PCT Day 9, Vista Creek to Fire Creek, 18 miles

I believe great people do things before they are ready. – Amy Poehler

It feels late getting up at 5:30, but I just wake when it’s light and we’re deep in the woods. It’s clear and a bit cold. I did my business, digging a cat hole with the orange trowel, and now coffee is heating up. I’m almost certain I can’t keep up this pace. My socks are still wet.

Richard was right sending me here. It’s hard to think of much else but being in the moment. When I left Saint Paul, I was so bereft I thought joy was forever out of reach. He reminded me when dystonia took over my hands nearly twenty years ago and made my beautiful fluid technique on the flute impossible, I wouldn’t allow him to play classical music in the house.

It’s kind of phenomenal, then, that I was able to make the leap to a classical music cheerleader and feel pride and joy announcing other people’s performances. When I told Steve Copes, the concertmaster of the Saint Paul Chamber Orchestra that my job was eliminated, he told me I had been such a positive force for them. I smile now sitting in dirty clothes, my camp shoes covered in pine pitch, remembering how it felt to share my thoughts with listeners and time them perfectly with a sometimes unknown downbeat. It was some of my finest work.

I climb up on switchbacks at railroad grade. Sure, I’m tired, but it’s such a gentle ascent I can moderate my breathing and pull right in the midst of a magnificent glacier. My ice axe is just along for the ride, beautiful hand made moccasins and all, because the snow has melted to rushing streams, only white fingers left. I sit with Olive Oyl against a dancing fir. A hawk whizzes by on the hunt; a hummingbird buzzes. Slowly a cloud pushes over the icy summit.

I come around a corner and spy a cone completely snow covered. Ranier? I have never seen such beauty surrounding me on all sides. And the weather is perfect.

Outstanding views continue as I descend – endlessly, it would seem, first on soft needles, then into overgrown brush. The brush hides rocks, so it’s slow going.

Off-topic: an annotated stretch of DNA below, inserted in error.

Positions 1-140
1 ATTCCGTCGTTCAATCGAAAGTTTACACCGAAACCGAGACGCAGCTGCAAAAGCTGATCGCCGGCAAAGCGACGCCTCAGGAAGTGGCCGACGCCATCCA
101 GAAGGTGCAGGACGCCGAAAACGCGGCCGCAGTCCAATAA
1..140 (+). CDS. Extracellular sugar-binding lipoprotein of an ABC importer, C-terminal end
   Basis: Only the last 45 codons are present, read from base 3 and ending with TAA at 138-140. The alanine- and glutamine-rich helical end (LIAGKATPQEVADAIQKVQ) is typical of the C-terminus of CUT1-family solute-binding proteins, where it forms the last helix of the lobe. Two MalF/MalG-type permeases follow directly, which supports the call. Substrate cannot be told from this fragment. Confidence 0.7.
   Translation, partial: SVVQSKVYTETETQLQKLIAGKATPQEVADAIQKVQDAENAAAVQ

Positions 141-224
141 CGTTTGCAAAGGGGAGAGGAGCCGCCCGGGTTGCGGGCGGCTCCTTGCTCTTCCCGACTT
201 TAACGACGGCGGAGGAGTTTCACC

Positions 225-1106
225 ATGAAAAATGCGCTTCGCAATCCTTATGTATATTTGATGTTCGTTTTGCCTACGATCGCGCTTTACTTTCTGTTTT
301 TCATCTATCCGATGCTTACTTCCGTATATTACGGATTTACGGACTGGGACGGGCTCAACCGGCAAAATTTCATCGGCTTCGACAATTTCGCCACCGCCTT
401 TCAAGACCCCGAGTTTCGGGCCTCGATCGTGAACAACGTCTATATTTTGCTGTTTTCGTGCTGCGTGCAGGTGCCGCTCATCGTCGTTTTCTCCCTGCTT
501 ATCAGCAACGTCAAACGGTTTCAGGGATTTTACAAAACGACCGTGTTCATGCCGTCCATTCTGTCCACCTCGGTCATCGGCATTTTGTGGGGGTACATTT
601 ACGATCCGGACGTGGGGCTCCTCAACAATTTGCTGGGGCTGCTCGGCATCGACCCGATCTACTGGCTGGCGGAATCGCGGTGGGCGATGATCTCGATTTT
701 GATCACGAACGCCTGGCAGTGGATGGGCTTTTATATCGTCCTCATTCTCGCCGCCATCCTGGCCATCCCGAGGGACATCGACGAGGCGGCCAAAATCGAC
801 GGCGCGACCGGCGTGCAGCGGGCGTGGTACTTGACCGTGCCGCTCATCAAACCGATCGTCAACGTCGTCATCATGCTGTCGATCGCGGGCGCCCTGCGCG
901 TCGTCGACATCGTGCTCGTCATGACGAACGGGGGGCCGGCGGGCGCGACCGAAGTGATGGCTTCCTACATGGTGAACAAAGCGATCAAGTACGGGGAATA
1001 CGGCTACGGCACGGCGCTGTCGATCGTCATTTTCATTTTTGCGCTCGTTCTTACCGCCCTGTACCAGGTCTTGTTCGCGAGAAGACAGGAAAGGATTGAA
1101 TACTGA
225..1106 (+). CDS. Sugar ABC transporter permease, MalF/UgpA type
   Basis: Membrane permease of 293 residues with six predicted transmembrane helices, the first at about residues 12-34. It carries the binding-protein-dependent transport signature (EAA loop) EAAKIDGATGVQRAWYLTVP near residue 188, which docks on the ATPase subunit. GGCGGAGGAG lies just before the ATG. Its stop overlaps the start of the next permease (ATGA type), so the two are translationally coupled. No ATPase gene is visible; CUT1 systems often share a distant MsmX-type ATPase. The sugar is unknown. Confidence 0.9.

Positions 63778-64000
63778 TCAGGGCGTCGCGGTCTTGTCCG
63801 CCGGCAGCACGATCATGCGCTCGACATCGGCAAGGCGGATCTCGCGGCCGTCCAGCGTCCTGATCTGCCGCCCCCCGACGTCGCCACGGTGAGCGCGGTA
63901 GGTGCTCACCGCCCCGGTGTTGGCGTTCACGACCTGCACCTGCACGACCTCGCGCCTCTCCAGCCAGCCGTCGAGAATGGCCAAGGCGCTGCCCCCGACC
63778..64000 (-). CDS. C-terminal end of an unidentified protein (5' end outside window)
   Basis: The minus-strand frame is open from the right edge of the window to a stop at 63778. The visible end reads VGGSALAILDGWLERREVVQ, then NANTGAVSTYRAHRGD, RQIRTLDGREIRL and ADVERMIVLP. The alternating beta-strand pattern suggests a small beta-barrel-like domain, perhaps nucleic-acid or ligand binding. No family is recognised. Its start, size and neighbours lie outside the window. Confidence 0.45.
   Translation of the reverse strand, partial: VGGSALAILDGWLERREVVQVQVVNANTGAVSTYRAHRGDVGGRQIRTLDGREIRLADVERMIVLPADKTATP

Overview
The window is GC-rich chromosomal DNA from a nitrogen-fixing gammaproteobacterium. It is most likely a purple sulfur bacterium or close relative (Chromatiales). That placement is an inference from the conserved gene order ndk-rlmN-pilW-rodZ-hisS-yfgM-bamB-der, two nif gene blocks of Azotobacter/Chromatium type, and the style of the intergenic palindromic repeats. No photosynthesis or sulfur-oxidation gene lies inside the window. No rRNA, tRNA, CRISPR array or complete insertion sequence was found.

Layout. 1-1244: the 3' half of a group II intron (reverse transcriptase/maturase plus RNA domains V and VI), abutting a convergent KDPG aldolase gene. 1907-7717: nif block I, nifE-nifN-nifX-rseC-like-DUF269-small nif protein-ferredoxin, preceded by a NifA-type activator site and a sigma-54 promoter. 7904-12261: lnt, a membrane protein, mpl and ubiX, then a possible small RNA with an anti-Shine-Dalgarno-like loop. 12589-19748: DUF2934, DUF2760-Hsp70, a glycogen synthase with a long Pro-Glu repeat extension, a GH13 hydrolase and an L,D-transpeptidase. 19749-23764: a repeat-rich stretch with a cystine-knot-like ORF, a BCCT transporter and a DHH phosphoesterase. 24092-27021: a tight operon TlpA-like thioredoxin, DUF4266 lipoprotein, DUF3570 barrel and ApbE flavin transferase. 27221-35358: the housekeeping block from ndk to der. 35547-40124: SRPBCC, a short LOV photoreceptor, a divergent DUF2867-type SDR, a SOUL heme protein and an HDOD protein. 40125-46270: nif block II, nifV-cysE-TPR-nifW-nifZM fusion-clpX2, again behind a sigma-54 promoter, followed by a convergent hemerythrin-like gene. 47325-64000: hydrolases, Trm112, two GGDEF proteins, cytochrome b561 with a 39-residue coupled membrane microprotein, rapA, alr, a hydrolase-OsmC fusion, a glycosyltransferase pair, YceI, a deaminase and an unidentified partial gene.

Down and down. I can see the river getting closer, but the trail skips it and descends even more.

Until I go back up again to a bridge. Then pack mule it up more switchbacks. It’s lovely, but hot and I’m dressed for the 40’s as predicted.

The trail gains all of the altitude I just lost, and then some, the views opening up of spectacular Milk Lake Glacier. I hit a beautiful campsite, but decide to press on to Mica Lake in a bowl just below one of the biggest passes yet at 6311 feet. There’s a whole group of people hanging out at this frigid lake, still covered in mushy ice though the turquoise water beneath is visible at the edges.

The sky is gray and forbidding up here, the views astounding. I’m happy to meet this crowd not knowing how much snow is at the pass and if it will be tough going. I’m even happy to see the trail asshole who turns out to be less of an one – I admit I judged too quickly – as we march together up the steep, rocky moonscape. We both slip at the same spot, managing to arrest a fall and mostly bruising only our egos.

As usual, I can fly uphill, though not the speed of the twenty-somethings of the group, including one cute boy with the trail name “teen dream.”

At the top, the views all around of the cascades are astounding. What I love is the way the snow settles in fingers, reaching across gullies and flatter spots in interesting patterns. We are literally surrounded by these beautiful mountains – but also have a good view of angry gray clouds building.

So down we go, getting lost in a snow-patch for a moment before reaching a beautiful grassy area next to a rushing stream. A few raindrops hit me and I decide this is far enough. A good idea, because I only have enough time to set the alicoop and jump in before it really comes down. It’s only 6:00, but I’m cozy listening to the raindrops and eating a cold meal.

I suppose it’s possible Laura will show up later, but I imagine she is camping below the pass. It was a long, beautiful day of big switchbacks to views, ending with raindrops on the tent. I feel today suddenly so right being here. It’s taken a week of uncertainty and ambivalence, cranky feet over big miles, seemingly unrelenting sorrow and panic and finally, more and more, I am finding the peace Richard thought I might coming out here – a sense of belonging, purpose and returning to myself. I yearn for my work, but I am coming to see that taking it away from me does not take away my essence. Nor does it take away my talents, skills and interests. A home will be found for them soon enough. But right now, it’s resting my feet and letting my spirit soar having used those feet to take me to such beauty.

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